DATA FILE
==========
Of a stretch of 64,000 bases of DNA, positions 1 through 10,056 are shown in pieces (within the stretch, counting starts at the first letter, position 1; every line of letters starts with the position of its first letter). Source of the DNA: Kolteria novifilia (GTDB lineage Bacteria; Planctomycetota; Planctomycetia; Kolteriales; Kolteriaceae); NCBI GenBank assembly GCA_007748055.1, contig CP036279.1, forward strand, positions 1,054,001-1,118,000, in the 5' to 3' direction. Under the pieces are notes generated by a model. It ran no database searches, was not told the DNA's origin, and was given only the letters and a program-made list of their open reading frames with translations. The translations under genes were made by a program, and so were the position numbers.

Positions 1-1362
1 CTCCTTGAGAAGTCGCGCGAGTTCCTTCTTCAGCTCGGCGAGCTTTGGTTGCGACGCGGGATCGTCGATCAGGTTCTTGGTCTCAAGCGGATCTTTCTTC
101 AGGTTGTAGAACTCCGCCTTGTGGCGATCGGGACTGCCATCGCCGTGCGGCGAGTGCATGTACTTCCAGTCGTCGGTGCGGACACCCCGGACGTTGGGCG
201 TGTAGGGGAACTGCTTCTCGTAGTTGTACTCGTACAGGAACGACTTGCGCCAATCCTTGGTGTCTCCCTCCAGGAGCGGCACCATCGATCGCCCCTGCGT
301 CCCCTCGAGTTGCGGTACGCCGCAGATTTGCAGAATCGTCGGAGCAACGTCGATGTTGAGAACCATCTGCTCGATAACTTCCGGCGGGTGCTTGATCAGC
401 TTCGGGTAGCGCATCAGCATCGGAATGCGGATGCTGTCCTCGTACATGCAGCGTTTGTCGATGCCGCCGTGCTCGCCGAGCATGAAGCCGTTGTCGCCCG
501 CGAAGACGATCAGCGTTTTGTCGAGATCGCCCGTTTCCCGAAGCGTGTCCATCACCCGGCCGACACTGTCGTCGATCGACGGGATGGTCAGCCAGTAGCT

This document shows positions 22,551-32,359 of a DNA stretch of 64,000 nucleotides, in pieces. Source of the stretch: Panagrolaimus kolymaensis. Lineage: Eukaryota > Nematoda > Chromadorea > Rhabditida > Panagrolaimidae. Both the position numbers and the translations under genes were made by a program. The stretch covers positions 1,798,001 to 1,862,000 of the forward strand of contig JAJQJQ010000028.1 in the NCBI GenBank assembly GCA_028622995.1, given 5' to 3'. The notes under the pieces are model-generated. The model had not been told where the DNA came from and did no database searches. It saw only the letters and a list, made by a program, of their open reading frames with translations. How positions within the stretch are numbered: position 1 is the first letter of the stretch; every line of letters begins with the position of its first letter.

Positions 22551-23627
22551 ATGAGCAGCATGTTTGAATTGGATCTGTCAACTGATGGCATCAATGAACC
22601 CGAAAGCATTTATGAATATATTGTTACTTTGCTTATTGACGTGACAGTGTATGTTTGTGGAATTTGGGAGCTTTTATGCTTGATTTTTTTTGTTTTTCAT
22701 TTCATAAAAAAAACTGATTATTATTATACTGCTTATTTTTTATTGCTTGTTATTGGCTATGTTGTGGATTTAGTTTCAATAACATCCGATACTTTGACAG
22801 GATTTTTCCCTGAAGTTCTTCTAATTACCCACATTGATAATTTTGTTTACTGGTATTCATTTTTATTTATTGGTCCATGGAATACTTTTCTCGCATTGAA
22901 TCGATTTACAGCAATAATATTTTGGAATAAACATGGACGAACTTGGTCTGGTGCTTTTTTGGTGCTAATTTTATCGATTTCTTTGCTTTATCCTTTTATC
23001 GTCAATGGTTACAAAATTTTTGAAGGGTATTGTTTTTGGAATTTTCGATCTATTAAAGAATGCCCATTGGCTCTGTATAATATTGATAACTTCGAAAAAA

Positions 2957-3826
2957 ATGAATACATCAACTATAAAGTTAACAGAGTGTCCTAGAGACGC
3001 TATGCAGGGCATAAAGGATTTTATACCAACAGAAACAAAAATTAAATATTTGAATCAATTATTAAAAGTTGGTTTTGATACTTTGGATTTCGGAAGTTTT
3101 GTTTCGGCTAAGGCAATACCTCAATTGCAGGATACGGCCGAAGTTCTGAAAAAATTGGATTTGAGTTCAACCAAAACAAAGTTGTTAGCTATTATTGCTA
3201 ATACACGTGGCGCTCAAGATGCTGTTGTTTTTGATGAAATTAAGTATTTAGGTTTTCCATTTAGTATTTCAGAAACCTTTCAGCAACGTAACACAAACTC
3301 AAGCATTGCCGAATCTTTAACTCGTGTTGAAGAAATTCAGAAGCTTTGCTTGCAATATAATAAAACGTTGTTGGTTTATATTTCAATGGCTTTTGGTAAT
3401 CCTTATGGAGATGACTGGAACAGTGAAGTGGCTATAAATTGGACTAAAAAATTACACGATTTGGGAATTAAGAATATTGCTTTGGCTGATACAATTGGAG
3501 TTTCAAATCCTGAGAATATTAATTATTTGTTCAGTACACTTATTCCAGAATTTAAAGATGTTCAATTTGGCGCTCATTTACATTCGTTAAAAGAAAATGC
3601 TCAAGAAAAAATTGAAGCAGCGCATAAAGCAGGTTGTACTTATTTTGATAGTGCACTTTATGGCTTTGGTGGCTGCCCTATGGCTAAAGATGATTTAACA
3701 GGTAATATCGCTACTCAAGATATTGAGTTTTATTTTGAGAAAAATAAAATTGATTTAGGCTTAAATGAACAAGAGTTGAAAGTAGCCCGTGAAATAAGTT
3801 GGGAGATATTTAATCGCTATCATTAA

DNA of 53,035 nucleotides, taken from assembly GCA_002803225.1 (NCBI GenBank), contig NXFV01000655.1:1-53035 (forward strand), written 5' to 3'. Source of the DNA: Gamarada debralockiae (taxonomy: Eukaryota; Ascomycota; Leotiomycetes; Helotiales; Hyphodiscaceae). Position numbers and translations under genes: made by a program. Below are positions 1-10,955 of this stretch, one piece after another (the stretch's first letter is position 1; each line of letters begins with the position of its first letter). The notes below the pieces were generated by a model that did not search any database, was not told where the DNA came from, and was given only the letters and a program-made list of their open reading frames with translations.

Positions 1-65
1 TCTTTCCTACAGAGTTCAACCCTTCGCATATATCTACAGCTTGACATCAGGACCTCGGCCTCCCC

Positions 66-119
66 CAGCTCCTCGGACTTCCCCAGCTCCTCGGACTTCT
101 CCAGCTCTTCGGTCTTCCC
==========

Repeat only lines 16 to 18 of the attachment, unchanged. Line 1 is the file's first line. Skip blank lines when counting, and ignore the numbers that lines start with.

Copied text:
23001 GTCAATGGTTACAAAATTTTTGAAGGGTATTGTTTTTGGAATTTTCGATCTATTAAAGAATGCCCATTGGCTCTGTATAATATTGATAACTTCGAAAAAA

Positions 2957-3826
2957 ATGAATACATCAACTATAAAGTTAACAGAGTGTCCTAGAGACGC